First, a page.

Financial Accounting Standards Board Considers Shining a Light on Corporate Tax Practices
On March 17, Richard Phillips of the Institute on Taxation and Economic Policy (ITEP) and I traveled to Norwalk, Connecticut to participate in a roundtable discussion at the Financial Accounting Standards Board (FASB). This is a little-known, but highly influential body that sets the accounting standards for U.S. companies. The morning discussion focused on a proposal to increase disclosures on corporate financial statements, including new disclosures on revenues and taxes on a country-by-country level. This information is critically important if we are to tackle the problem of offshoring profits in tax havens.
We heard several participants assert that, before any new disclosures are required, board members must ensure they know why it is being required and for what the users of the information will use it. Fair questions.
Unfortunately, I am not sure the discussion on tax disclosures adequately answered them. The focus was more theoretical and principle-based with a heavy reliance on accountant-speak. I greatly appreciated the opportunity to participate, but I confess that I did not fully take the opportunity to offer an alternative perspective. Since hindsight is 20/20, here is what I should have said.
The case for disclosure of revenues, taxes, and certain operations by multinational companies is clear and strong. In a previous era — before the advent of the modern multinational — maybe the case was not as persuasive, but today it is hard to argue in opposition.
Ask ITEP — the researchers there are the first to say that the reports they produce on corporate tax dodging are all estimates. The exact realities of what companies pay are often shrouded by complicated or limited publicly available data. With insufficient data, how do policymakers make intelligent policy decisions? How do investors make choices regarding risk?
Until a 2013 hearing held by then-Senator Carl Levin’s investigations committee, no one knew the degree to which Apple had been offshoring profits. It was a revelation at the time that, through clever accounting tricks, Apple claimed $30 billion in ‘stateless’ income — that’s accounting-speak for ‘they paid no taxes on those profits to any nation anywhere in the world.’ The Securities and Exchange Commission followed up the Senate hearing with a letter to Apple asking for information on undisclosed potential tax liability. Apple responded, in not so many words, “Don’t worry. There’s nothing to see. We’re fine. Thanks for asking.” Fast forward to 2016 and the European Union is going after Apple for roughly $14 billion dollars over secret tax deals. Turns out, there was plenty to see, but no requirement to disclose it.
In 2010, GE reported $5.1 billion in U.S. profits. That same year, they received $3.2 billion in tax benefits to offset their tax bill. Were there to be a crackdown on aggressive tax avoidance schemes and the company, its shareholders would be facing a very different picture of the company’s health.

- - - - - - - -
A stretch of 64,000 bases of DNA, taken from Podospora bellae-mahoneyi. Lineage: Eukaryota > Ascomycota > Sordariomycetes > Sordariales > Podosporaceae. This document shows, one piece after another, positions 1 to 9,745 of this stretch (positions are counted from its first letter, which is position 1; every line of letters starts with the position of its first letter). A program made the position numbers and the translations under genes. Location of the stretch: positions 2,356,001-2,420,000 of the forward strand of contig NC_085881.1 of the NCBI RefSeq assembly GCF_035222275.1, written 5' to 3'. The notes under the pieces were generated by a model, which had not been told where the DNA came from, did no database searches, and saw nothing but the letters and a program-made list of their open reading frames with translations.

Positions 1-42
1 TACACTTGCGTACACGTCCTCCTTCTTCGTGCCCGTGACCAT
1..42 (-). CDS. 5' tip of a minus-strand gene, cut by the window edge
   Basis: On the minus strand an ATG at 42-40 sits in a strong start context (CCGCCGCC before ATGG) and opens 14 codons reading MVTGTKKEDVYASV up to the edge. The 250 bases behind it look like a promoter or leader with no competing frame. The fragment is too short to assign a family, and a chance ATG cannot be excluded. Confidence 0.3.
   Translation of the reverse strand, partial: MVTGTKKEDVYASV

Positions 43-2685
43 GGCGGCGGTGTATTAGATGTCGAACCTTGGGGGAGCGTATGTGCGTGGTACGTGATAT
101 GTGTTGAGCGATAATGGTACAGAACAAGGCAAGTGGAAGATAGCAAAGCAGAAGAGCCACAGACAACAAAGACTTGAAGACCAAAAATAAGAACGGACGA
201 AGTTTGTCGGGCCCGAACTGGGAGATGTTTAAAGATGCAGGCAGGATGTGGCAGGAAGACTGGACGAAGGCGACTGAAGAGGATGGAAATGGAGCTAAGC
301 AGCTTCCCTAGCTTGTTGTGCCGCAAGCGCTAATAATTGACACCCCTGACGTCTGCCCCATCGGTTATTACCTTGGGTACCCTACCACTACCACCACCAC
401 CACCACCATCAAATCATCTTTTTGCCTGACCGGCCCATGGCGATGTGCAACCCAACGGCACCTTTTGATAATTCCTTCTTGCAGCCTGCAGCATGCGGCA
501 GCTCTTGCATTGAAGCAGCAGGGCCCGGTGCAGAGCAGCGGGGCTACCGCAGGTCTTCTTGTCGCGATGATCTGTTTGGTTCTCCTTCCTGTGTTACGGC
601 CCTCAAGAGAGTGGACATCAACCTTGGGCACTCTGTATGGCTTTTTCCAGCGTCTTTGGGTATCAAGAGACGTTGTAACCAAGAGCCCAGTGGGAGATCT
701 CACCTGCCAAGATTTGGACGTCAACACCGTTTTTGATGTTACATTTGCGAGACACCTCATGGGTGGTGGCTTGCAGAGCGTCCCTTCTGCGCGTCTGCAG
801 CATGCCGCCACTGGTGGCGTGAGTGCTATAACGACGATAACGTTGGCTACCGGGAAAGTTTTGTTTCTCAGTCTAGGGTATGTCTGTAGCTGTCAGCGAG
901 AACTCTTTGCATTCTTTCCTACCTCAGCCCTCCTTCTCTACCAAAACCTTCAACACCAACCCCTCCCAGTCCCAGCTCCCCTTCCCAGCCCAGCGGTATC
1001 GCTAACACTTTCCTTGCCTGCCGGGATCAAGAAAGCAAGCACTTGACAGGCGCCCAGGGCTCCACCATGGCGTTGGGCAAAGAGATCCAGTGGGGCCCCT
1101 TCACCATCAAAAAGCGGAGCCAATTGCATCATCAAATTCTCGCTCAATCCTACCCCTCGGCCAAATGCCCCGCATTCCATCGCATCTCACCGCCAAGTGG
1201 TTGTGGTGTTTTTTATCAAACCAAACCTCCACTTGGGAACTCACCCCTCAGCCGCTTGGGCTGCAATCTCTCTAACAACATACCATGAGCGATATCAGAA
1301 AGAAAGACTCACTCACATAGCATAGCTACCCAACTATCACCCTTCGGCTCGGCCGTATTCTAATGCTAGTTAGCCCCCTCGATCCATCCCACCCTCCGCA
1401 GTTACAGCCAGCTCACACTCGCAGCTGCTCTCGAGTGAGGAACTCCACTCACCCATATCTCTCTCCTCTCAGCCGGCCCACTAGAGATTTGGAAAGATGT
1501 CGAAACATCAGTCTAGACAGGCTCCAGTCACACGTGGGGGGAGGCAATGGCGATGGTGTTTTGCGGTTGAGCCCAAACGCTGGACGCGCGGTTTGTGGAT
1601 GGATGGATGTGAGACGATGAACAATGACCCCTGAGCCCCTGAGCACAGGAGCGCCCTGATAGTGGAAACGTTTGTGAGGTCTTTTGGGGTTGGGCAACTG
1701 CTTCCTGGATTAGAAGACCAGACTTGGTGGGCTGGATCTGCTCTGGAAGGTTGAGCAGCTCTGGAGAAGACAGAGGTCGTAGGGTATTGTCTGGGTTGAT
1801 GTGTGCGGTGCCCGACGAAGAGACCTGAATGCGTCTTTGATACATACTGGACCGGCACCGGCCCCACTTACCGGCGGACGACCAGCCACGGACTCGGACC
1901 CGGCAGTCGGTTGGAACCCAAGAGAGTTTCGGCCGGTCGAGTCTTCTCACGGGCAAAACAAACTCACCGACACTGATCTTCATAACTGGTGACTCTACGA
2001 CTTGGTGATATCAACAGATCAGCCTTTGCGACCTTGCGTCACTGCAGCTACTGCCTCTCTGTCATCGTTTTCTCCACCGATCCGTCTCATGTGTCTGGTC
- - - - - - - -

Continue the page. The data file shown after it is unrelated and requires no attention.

A few years back, Dell’s investors were facing a buyout and negotiating the price based on the value of the company. Two well respected valuation experts came up with estimates that differed by $28 billion (126 percent) due, in large part, to the differences in the future tax liability of its profits booked offshore.
Companies may like the lack of accountability that comes with secrecy, but it is not a prescription that leads to healthy markets.
After one participant said FASB should not consider public policy decision-making in its own policymaking, my colleague, Richard, was quick to note that such considerations are precisely what FASB should consider. Certainly, investors need information (a primary focus of the participants), but companies operate within a broader economy. Informed policy decisions are the only way to have intelligent policy debates that produce better, even if imperfect, outcomes.
The growing awareness of extensive tax avoidance and the resulting distortions on financial statements has thankfully prompted some policymakers to consider new rules. FASB should move ahead with its proposal with a few important changes.
The most important change is to require companies to report information on all the countries in which they operate. Larger multinationals already report this information to the IRS, it would not be hard to include the information in the financial statements. At the very least, the rules should focus on reporting in countries where there are significant revenues booked rather than taxes paid. The potential liability is lower in countries where they pay substantial taxes on their revenues and higher in countries where they don’t.
Unsurprisingly, the companies that produce the statements urged caution and secrecy. The users of the information — investors, tax research organizations, and others (such as FACT and our partner organizations) — advocated for greater disclosure.
As the Board continues its deliberations, they would be wise to remind themselves of the guiding questions they laid out at the outset of the discussion: to make sure they know why any information is being required and what the users of the information will use it for?
On the issue of reporting revenues and taxes on a country by country level, the answers are clear. Investors need to make adequate assessments of risk. Policy makers need to make informed decisions. Healthy markets and a robust, sustainable economy depend upon both.
Gary Kalman is the executive director of the FACT Coalition.